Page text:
At this point, we would like to mention the platypus, estranged relative of the mammal, which has a duck-bill, otter’s tail, webbed feet, lays eggs, detects its aquatic prey in the same way as the electric eel, and has venemous barbs attached to its hind legs, thus combining all “typical” Australian attributes into a single improbable creature.
The last confusing thing about Australia is the inhabitants. First, a short history: some time around 40,000 years ago, some people arrived in boats from the north. They ate all the available food, and a lot of them died. The ones that survived learned respect for the balance of nature, man’s proper place in the scheme of things, and spiders. They settled in, and spent a lot of the intervening time making up strange stories.
Then, around 200 years ago, Europeans arrived in boats from the north. More accurately, European convicts were sent over, with a few deranged and stupid people in charge. They tried to plant their crops in Autumn (failing to take account of the reversal of the seasons when moving from the top half of the planet to the bottom), ate all their food, and a lot of them died. About then the sheep arrived, and have been treasured ever since.
It is interesting to note here that the Europeans always consider themselves vastly superior to any other race they encounter, since they can lie, cheat, steal, and litigate (marks of a civilized culture, they say) — whereas all the Aboriginals can do is happily survive being left in the middle of a vast red-hot desert, equipped with a stick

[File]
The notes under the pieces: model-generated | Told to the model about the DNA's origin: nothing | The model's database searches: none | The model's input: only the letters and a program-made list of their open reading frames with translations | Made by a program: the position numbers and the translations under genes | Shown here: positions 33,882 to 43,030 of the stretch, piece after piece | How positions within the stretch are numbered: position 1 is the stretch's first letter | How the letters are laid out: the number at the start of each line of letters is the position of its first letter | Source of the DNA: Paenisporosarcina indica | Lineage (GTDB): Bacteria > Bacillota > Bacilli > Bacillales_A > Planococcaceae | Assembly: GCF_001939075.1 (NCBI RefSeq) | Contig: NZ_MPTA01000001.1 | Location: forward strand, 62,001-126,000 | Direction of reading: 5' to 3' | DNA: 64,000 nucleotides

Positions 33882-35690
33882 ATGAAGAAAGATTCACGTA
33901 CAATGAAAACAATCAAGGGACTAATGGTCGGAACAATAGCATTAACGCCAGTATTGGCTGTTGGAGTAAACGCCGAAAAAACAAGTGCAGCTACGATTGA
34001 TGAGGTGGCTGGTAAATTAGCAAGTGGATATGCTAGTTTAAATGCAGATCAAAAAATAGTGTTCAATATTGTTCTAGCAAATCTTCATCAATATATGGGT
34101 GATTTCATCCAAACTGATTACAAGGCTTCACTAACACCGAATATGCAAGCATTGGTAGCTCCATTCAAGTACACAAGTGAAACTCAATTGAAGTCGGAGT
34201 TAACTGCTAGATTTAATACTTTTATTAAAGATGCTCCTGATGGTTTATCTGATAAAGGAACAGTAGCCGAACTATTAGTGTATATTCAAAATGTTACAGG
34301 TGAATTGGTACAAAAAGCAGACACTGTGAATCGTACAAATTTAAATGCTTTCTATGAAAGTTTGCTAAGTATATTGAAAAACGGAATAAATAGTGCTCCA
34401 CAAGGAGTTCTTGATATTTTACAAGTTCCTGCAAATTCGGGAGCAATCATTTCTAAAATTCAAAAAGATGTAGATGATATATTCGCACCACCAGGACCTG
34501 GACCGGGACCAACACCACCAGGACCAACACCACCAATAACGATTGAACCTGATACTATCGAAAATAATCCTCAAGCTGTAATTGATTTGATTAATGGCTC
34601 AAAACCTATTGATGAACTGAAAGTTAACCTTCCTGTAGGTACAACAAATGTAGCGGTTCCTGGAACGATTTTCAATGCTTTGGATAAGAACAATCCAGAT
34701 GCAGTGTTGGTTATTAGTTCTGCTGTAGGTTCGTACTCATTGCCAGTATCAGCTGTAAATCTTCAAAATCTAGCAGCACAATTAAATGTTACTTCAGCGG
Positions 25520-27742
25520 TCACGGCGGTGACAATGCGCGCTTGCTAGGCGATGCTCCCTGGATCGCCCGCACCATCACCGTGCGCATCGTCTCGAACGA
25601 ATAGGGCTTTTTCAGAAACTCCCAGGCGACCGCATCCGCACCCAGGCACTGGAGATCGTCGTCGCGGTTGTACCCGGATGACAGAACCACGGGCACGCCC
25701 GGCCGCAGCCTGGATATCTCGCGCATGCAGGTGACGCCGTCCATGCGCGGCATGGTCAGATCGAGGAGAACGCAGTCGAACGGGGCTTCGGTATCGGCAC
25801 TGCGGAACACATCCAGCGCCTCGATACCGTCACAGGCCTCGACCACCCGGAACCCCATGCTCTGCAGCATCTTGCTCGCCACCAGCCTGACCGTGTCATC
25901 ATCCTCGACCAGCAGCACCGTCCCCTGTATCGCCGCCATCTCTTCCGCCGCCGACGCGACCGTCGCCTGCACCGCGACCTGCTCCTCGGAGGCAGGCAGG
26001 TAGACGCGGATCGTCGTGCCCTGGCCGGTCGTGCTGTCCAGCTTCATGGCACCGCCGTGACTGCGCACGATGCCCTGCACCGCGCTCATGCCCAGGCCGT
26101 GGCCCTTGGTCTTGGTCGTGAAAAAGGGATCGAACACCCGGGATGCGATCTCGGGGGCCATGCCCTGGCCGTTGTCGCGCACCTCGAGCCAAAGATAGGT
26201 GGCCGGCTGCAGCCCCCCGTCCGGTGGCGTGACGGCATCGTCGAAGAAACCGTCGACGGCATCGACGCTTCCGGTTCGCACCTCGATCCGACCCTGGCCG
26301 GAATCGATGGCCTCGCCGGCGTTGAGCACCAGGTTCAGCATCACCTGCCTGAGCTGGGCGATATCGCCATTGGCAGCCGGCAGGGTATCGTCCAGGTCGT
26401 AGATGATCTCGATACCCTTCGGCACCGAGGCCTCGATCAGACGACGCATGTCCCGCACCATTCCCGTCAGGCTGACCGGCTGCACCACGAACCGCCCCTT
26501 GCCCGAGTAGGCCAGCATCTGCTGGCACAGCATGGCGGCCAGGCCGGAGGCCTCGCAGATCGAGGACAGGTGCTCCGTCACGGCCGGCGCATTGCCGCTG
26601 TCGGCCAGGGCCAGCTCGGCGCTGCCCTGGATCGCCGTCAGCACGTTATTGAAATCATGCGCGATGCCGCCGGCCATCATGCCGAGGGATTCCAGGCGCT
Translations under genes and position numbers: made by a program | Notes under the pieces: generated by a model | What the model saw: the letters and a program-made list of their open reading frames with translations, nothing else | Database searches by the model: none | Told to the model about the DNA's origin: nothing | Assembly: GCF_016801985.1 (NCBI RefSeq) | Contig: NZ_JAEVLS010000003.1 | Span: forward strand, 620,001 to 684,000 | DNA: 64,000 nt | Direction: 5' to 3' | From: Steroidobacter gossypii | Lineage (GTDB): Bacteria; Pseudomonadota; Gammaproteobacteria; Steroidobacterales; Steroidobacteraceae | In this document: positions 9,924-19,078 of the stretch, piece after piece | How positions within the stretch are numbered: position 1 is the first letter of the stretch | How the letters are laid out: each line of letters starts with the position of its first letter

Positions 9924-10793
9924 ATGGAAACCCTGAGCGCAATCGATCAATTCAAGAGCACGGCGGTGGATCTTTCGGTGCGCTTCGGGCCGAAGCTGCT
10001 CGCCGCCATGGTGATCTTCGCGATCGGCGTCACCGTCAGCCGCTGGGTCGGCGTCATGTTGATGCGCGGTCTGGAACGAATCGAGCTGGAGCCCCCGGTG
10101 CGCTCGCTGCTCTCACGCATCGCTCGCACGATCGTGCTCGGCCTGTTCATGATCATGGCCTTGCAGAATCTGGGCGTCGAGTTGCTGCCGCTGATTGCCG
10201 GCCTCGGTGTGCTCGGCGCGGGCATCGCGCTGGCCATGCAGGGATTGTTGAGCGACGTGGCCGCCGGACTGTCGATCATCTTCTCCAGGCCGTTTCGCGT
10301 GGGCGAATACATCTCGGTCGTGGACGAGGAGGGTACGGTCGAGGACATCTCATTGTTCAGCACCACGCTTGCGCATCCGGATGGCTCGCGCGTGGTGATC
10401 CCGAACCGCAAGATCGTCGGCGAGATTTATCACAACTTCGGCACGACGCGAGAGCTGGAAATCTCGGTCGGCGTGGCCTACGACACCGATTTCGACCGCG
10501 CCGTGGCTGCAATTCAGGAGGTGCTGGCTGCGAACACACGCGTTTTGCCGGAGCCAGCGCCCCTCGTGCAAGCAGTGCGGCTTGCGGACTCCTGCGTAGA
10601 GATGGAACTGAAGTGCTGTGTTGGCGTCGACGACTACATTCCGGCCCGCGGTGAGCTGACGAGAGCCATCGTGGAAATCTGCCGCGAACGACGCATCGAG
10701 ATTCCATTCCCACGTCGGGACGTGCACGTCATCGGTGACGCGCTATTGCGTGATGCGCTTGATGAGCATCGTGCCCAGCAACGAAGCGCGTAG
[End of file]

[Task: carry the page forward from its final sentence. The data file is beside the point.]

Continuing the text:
Eventually, the new lot of people stopped being Europeans on an extended holiday and became Australians. The changes are subtle, but deep, caused by the mind-stretching expanses of nothingness and eerie quiet, where a person can sit perfectly still and look deep inside themselves to the core of their essence, their reasons for being, and the necessity of checking inside your boots every morning for fatal surprises. They also picked up the most finely-tuned sense of irony in the world, and the Aboriginal gift for making up stories. Be warned.
There is also the matter of the beaches.
Australian beaches are simply the nicest and best in the entire world. Although anyone actually venturing into the sea will have to contend with sharks, stinging jellyfish, stonefish (a fish which sits on the bottom of the sea, pretends to be a rock, and has venomous barbs sticking out of its back that will kill you just from the pain) and surfboarders. However, watching a beach sunrise or sunset is worth the risk of all of these.
As a result of all this hardship, dirt, thirst, and wombats, you would expect Australians to be a dour lot. Instead, they are genial, jolly, cheerful, and always willing to share a kind word with a stranger, unless they are an American. Faced with insurmountable odds and impossible problems, they smile disarmingly, and reach for a stick. Major engineering feats have been performed with sheets of corrugated iron, string, and mud.
Alone of all the races on earth, they seem to be free from the “Grass is greener on the other side of the fence” syndrome, and roundly proclaim that Australia is, in fact, the other side of that fence. They call the land “Oz”, “Godzone” (a verbal contraction of “God’s Own Country”) and “Best bloody place on earth, bar none, strewth”. The irritating thing about this is they may be right.